districts other military commanders got rid of a much
greater number of Jews "ohne ueberhaupt darueber zu reden
(without so much as mentioning it)."  At the end he asks for
permission to discuss this question with Obergruppenfuehrer
Heydrich, who will come for a brief visit from Prague to
Berlin within the next few days.  "I am convinced that, in
agreement with him, we can very quickly arrive at a clear
solution on this question."

Presiding Judge: This will be marked T/878.

State Attorney Bar-Or:  Next, Prosecution document No. 651.
On 2 October 1941, Dr. Weber, from the office of the Foreign
Minister, sends a note to Luther about the telegram from
Belgrade concerning the expulsion of Jews from Serbia.  He
says Ribbentrop asks that immediate contact be made with the
Reichsfuehrer-SS, in order to clarify the question whether
he could not accept another 8,000 Jews, in order to deport
them to Eastern Poland or to some place elsewhere.

Presiding Judge: This document will be marked T/879.

State Attorney Bar-Or:  Prosecution document No. 1044.  On 5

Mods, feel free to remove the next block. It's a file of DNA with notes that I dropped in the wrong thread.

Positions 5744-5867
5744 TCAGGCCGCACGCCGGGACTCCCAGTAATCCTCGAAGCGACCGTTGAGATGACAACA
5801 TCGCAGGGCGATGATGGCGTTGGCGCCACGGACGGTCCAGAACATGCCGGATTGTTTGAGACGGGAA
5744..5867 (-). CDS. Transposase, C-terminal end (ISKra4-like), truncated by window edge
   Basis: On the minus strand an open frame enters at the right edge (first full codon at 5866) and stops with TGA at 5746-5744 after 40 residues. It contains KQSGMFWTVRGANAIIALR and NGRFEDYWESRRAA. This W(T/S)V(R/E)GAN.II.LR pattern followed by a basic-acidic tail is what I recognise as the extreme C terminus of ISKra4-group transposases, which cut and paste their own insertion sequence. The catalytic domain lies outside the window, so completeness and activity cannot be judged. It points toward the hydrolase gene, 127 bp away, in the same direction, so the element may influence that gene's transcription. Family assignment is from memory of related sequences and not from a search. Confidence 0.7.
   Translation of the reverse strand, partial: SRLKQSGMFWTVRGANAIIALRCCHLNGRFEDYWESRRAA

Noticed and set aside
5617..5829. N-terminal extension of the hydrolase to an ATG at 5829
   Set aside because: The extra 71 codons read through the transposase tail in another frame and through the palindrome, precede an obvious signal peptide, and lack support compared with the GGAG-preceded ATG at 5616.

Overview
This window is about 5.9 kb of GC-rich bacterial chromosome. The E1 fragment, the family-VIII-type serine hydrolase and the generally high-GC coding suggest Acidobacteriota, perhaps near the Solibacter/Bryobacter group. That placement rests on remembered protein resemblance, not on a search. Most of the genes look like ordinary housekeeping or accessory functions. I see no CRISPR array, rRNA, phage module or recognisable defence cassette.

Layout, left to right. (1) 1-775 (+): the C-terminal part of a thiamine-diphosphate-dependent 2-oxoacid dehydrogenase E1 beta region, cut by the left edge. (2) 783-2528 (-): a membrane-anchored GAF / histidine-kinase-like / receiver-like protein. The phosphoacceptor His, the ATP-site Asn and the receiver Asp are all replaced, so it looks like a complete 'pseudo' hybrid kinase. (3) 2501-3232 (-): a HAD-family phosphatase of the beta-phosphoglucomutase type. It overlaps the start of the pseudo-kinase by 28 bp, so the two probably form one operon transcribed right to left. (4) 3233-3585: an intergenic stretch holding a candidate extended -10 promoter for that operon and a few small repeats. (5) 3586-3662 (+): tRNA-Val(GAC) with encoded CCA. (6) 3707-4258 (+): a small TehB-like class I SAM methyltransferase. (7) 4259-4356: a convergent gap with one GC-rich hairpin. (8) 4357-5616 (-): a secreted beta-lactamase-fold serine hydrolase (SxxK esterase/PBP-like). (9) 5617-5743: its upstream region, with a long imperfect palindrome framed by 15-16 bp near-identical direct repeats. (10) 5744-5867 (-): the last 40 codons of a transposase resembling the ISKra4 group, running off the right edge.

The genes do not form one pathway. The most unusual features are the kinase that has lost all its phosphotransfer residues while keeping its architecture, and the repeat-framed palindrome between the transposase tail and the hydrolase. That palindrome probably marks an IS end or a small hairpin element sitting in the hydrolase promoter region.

October 1941, Luther sends a telegram to the German legation
in Belgrade: "It has been agreed with Obergruppenfuehrer
Heydrich that a special representative of the Head Office
for Reich Security will come to Belgrade shortly, in order
to settle the question raised in the telegram.  Name of the
representative and time of his arrival will be indicated

Presiding Judge: This document will be marked T/880.

State Attorney Bar-Or:  Now on to document No. 1045.  Luther
of the Foreign Ministry to the German legation in Belgrade
on 8 October 1941: "Further to telegram...(the previous
one), Sturmbannfuehrer Eichmann, accompanied by Counsellor
of Legation Rademacher, will come to Belgrade in the course
of next week.  Exact time of arrival will be notified."
Signed - Luther.

Presiding Judge: This document will be marked T/881.

State Attorney Bar-Or:  And now on to document No. 1162.
This programme did not materialize.  The Accused could
apparently not get away, and now, in this further telegram
from Luther, Belgrade is informed: "Instead of
Sturmbannfuehrer Eichmann mentioned in the telegram of 8
October 1941, Sturmbannfuehrer Suhr und Untersturmfuehrer
Stuschke" - whom the Court will certainly remember from
yesterday - "will come as representatives of the Head Office
for Reich Security, and Counsellor of Legation Rademacher
will travel together with them.  The gentlemen will arrive
on Saturday on the 7 o'clock train from Budapest."

Presiding Judge: This document will be marked T/882.

State Attorney Bar-Or:  We go on to document No. 170, which
was shown to the Accused; the Court marked it T/37(58).  The
Accused refers to this document on page 1147 ff in his
Statement.  This is Rademacher's report, filed in the
Foreign Ministry on 25 October 1941, about his journey to
Belgrade with Stuschke, in order to evaluate the situation
there himself.